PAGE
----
Wednesday, October 13, 2010

Pot braise

A friend of mine at work and I were talking a while back about grass-fed beef.  She told me that friends of hers had raised a head of cattle in their pasture and that she and her husband had bought some of the meat.  It turned out that the friends hadn't really known how to raise cattle and the resulting meat was way too lean for my friend's tastes.  So she offered it to me for the chickens.

Why not?  Free meat for the girls.

After watching my girls go hog wild for the first piece I figured that I could cook up the second roast for us.  If we didn't like it, the hens would not object to a bovine feast.

Unfortunately for them, the pot braise was simply too good to share.  Sorry, ladies.  No more cast-off meat for you!

If you find yourself with a tough or super-lean cut of beef, braising it will bring out its best qualities.  Why?  Cooking lesser or tough cuts of meat in a long, low heat allows the connective tissues to break down into yumminess.  Here's a simple way to cook up that piece of tough, organic, grass-fed beef.  Your house will smell divine and the leftovers will be even better.

A hunk of beef large enough to feed your crowd
Olive oil
1 onion, chopped
4 garlic cloves, minced
1/2 cup flour
1/2 bottle red wine
Twig of fresh rosemary, diced to yield ~3 tbsp, or 1 tbsp dried rosemary
1 quart beef broth
As many carrots as you feel like eating
Salt and pepper
Tomatoes: either get 1 can of plum tomatoes (with liquid) or rough-chop 2-3 fresh ones

1. In an oven-proof pot, sear the beef over medium-high in some olive oil.  You'll know the beef is ready to flip when it releases easily from the pan bottom.  Remove from pan and set aside.

2. Add more olive oil, maybe 2 tbsp or so, and decrease the heat to medium-low.  Add onions and cook until brown and translucent.  Then add the garlic.

3. Throw in the flour.  Stir it around until it coats the onions and starts to turn brown, too.  It'll happen fairly quickly.

4. Now you get to deglaze the pan!  See all the brown gunk on the bottom of the pan?  When you add the wine - roughly a half bottle - you're going to lift up all those brown bits and they'll add flavor to the sauce.  Because of the flour, the sauce will thicken as well.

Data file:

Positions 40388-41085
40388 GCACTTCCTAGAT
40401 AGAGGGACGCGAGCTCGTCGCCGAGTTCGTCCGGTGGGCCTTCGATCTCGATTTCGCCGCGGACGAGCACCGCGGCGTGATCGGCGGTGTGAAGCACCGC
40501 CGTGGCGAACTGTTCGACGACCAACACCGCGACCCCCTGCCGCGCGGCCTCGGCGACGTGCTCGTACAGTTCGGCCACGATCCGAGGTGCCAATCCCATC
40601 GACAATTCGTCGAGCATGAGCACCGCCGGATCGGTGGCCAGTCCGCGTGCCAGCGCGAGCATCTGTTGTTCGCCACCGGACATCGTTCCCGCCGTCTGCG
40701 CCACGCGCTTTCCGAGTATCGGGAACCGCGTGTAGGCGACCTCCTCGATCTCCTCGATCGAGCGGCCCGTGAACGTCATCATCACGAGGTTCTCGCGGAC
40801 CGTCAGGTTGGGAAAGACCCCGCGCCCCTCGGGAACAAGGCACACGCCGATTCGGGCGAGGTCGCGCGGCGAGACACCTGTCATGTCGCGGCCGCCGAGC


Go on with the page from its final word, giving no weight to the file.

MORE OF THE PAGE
Be generous with the wine.  It adds flavor.

5. Stir well.  But not too well.  I got overzealous.  Thank goodness this is not a good shirt.  Once of these days I'll be better about wearing an apron.  I'm so bad about that.

6. Once the wine is incorporated, add the broth.  Then throw in the carrots, rosemary, tomatoes, salt and pepper, and put the beef back in.

7. Plop on the lid and put the whole thing into a 275-degree oven for the rest of the day.  If you check the meat in 2-3 hours, you'll find that it's rock hard.  Leave it for another 2-3 hours and those connective tissues will dissolve, leaving you a hunk of meat that falls off the bone and smells amazing.

Serve with mashed potatoes or a crusty bread.

Optional serving method: cook with potatoes, mushrooms, and any other root vegetable you like.  Parsnips would be divine.

This could also be transferred into a slow cooker at step 6.  Cook it on low for a mid-week meal that's waiting for you when you return from a long day at work.


  1. I know this is probably blasphemy, but can I use white wine? Red wine doesn't agree with me, even in cooking.

  2. Hi Terrie!

    Rather than try white wine, I would omit wine entirely and increase both the broth and tomatoes with their juice. Searing the meat in 1/2 olive oil and 1/2 butter would give a nice flavor as well.

    That said, I've got a really yummy rabbit recipe in a white wine sauce that would adapt beautifully for the pork roast tucked away in the freezer. I'll do a version of this recipe with white wine in the near future.

  3. I'm going to do a similar thing with a brisket this weekend. Mmmmmm! I can't wait. Simple but amazing.

    J. Werner